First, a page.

Reaching net zero by 2030 requires urgent methane focus

By Ory Zik
Ory Zik, CEO of Qnergy, says tackling methane emissions is a low-cost solution and essential if we are to reach 2030 net zero targets

We have to be efficient, effective and clean.

We all know that the time to act on climate change is now and net zero is the big goal, but why are so many companies working on expensive plans when methane abatement is the low-cost solution?

Oil and gas majors have pledged to become net zero by 2030 and I think it's a great commitment – and a very ambitious one. So I’d give them A-plus for commitment, but C-minus for implementation. That’s because most of the projects that we've seen being discussed are unlikely to actually happen on time. For example, carbon capture and sequestration and hydrogen economy have huge, costly hurdles to overcome before companies can implement them.

On the other hand, you have easy solutions that can be implemented tomorrow morning to reduce methane emissions, but many companies are still not deploying them. Some of the major oil companies, such as TotalEnergies, have been working with us, but others are on a ‘wait and see’ pattern, even if it’s to implement projects that sometimes cost as little as one dollar per tonne of CO2-e abatement.  

The climate crisis is happening now. We can’t afford to ‘wait and see’ any longer. I think what we found talking to the industry veterans at CERA was that there seems to be an unusual amount of alignment on this issue of sustainability. There could be different avenues that people are pursuing, some of which are very high risk and very long term.

For example, if you talk to people who are actively playing in the carbon sequestration and hydrogen marketplace, they all understand that implementation is likely to be 20 to 30 years away. Whereas there are a lot of things we can do today.

President Biden’s Clean Air Act aims to cut methane emissions from oil and gas, so we call for a solution now – not in 20 years. While we're waiting for the EPA to weigh in on the regulatory side, there are a lot of people who are forming public and private partnerships and creating initiatives such as voluntary carbon markets and credit markets that may promote solutions.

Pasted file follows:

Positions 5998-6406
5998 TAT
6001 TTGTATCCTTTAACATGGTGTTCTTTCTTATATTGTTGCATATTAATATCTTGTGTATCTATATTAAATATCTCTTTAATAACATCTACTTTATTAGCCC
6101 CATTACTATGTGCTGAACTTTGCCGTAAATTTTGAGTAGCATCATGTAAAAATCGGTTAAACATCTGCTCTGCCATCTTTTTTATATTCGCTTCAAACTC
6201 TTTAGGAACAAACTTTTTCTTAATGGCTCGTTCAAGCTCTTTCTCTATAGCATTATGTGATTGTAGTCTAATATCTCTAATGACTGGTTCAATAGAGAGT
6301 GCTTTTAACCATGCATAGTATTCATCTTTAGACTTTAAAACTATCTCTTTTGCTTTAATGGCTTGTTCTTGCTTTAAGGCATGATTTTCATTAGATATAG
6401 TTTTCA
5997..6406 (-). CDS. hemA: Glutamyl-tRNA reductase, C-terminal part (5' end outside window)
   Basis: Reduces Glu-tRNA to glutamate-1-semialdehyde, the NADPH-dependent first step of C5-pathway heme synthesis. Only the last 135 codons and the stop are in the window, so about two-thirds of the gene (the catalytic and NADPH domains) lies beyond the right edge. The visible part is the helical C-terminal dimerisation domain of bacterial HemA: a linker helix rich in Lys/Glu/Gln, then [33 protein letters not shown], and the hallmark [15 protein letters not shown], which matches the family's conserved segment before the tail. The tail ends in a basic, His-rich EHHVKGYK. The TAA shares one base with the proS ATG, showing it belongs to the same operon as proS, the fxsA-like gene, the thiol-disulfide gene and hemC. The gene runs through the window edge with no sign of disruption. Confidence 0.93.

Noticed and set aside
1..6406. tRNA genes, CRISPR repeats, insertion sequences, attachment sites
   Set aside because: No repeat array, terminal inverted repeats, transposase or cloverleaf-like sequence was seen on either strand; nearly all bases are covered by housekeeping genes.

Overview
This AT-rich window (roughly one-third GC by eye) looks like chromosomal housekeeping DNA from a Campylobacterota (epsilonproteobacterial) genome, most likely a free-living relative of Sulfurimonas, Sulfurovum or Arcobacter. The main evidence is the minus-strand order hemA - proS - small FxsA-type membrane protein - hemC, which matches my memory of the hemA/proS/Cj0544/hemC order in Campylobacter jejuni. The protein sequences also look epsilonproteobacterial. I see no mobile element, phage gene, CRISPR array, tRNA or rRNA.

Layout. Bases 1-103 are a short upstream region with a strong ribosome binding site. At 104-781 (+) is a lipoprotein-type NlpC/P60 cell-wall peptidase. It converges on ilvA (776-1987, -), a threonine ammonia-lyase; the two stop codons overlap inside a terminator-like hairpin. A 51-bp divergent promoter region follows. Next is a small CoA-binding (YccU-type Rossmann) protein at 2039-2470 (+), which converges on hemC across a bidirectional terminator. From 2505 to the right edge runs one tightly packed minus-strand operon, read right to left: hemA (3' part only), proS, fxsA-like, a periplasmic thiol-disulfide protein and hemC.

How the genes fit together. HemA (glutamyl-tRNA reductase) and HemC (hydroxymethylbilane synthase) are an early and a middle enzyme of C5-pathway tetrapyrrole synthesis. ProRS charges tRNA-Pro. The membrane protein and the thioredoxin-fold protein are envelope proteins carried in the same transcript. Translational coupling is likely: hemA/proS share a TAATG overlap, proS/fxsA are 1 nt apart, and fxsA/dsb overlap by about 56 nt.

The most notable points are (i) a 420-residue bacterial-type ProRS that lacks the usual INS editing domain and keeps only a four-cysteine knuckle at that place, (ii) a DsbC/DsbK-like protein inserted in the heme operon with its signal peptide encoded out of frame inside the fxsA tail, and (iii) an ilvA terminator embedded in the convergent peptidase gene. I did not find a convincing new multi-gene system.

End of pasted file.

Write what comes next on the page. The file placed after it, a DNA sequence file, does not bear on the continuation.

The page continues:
There are many reasons why gas prices spike, but if you want to contain energy prices while reducing emissions, you need to find the solutions that are at the lowest abatement cost, namely per tonne of CO2 equivalent, which is what offers now.

Methane emissions from oil fields are scattered all over the place, so you need a distributed solution. Just in the US, about half a million pneumatic devices emit a small amount of methane each, but that’s a huge amount, equivalent to about 10 million cars.

The Stirling generator is a brilliant solution that we use – all the motion happens internally, and it doesn’t need to be serviced so can work for years and years in all conditions, from sandstorms to arctic temperatures. It takes unfiltered wellhead gas and generates power, offering the highest performance for the lowest cost. Hydrogen and carbon sequestration have much higher abatement costs, so if you follow the more expensive path, then energy prices will become even higher.

There’s an accepted wisdom that says big problems require big solutions, big plans and big dollars, which colours the way people think about this. Those of us who are on the more agile side of things are saying: “Let’s go, let's take the low hanging fruit, attack the problem at its source where energy is actually created” and others are saying things like: “We need these great big factories, we need massive carbon sequestration under the seabed floors.”

But those things take decades to play out. We don’t have the time. The energy crisis is hitting now, with rising prices and uncertainty with the situation in Russia.

One thing I'm excited about with the methane space is people are seeing that we can't take natural gas for granted. 

Climate change and pollution are the big problem, but Qnergy offers the lowest cost solution. There's no technology risk, it's already implemented and I’m disappointed by companies who are lagging behind by not using it. When it comes to making energy clean, green and reliable, the time to act is now.

Ory Zik is CEO of Qnergy, which was founded to provide reliable power using a wide range of heat sources including conventional and alternative fuels


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